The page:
AU calls Togo succession coup d'etat as world mourns death of Eyadema
ABUJA, Feb 5 (AFP) - The African Union said
Saturday it would not accept the military decision to
replace deceased Togo president Gnassingbe Eyadema
with his son, calling it a coup d'etat and demanding
the west African constitution be followed.
"The African Union will not accept any
unconstitutional transition of power in Togo," a
spokeswoman for AU chair Olusegun Obasanjo, president
of Nigeria, told AFP in Abuja.
"President Obasanjo urged the Togolese people to
insist on respect for the nation's constitution in the
provision of interim leadership for Togo, that will
lead to the democratic election of a president of Togo
in accordance with the constitution."
While mourning the death of Eyadema, who with 38
years at the helm was Africa's longest serving leader,
AU commissioner Alpha Oumar Konare warned that the
pan-African body would not support any new head of
state who was not constitutionally-mandated to take
"What's happening in Togo needs to be called by its
name: it's a seizure of power by the military, it's a
military coup d'etat," Konare told AFP in the
"It is clear that the African Union cannot support
the seizure of power by force, so it is important that
we return to the constitution."
The armed forces, one of the pillars of Eyadema's
support over the nearly four decades he was in power
following a 1967 coup, announced on national
television Saturday that Eyadema's son Faure Eyadema
would assume the helm from this day forward.
Under Togo's constitution, however, the speaker of
parliament is next in line for succession.
A spokesman for UN Secretary General Kofi Annan
issued a statement expressing "deep sorrow" at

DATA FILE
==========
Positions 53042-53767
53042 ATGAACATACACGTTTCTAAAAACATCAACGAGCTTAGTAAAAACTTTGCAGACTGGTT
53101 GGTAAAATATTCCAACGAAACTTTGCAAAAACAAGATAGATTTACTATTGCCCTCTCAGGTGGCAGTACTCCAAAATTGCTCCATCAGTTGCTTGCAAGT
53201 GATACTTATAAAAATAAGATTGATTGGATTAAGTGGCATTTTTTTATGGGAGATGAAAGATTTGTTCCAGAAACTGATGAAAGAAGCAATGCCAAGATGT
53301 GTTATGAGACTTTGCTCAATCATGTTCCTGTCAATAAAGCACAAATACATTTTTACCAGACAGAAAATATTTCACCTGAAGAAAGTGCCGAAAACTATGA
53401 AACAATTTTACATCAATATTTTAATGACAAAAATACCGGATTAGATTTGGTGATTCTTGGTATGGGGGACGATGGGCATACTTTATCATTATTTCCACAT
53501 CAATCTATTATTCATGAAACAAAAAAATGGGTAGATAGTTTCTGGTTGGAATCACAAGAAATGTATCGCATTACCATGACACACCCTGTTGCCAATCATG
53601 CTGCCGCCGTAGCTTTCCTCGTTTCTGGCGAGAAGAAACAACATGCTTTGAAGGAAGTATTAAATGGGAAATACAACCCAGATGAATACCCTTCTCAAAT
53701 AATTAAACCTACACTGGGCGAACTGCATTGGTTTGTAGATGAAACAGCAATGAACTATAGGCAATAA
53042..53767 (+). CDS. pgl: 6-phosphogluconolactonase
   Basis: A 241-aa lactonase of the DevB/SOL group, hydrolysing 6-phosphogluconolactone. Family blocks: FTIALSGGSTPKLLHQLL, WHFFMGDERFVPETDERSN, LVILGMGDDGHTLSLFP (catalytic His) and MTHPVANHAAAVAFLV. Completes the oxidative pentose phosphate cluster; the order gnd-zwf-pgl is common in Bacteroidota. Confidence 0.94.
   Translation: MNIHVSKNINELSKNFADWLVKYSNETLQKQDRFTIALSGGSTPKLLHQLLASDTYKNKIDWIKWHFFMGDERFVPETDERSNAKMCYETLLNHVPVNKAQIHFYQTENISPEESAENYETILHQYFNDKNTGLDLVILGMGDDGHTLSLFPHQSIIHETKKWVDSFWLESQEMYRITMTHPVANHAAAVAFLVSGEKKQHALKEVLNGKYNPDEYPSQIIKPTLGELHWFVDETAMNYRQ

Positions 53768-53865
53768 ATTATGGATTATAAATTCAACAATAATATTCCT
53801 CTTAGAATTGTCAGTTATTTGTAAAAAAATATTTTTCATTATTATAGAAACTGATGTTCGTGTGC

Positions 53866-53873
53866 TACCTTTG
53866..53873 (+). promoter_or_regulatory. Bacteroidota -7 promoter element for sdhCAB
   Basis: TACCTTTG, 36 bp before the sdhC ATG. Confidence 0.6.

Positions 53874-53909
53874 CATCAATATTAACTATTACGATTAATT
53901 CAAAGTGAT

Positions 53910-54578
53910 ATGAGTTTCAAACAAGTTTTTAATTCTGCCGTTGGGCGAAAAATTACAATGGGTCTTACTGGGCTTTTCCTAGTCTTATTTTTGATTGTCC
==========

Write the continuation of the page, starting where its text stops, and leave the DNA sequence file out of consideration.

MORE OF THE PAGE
Eyadema's death but also urged that "all necessary
measures" be taken to ensure the proper succession.
"The secretary general extends his sincere
condolences to the bereaved family and to the
government and people of Togo," spokesman Fred
Eckhard said in a statement.
"The secretary general trusts that the Togolese
authorities will take all necessary measures to
preserve stability in the country and ensure a
peaceful transfer of power consistent with the
constitution and the rule of law."
Tributes to Eyadema were flowing in from Europe and
around Africa, with French President Jacques Chirac
calling him a "friend to France and a personal
"It is with profound sadness that I learn of the
sudden death of Gnassingbe Eyadema, president of
Togo," Chirac was quoted as saying in a statement.
"In these sad hours, I send my sincere condolences
to his family."
The European Union's development commissioner Louis
Michel learnt "with dismay" of the death of Eyadema,
and called for calm.
"Given the situation prevailing in the country
(Michel) called, at this grave hour, for all political
leaders to show calmness and invited them to stand
together and to continue the process of dialogue," an
EU statement said.
No official statement was immediately forthcoming
from Togo's neighbor Ghana, though a source in the
office of President John Kufuor said the president was
"extremely grieved" by the sudden death of Eyadema,
who died en route to France for emergency treatment.
There was also no immediate reaction from Niger
President Mamadou Tandja, installed last month as head
of ECOWAS, though sources close to the presidency
expected a statement early Sunday morning.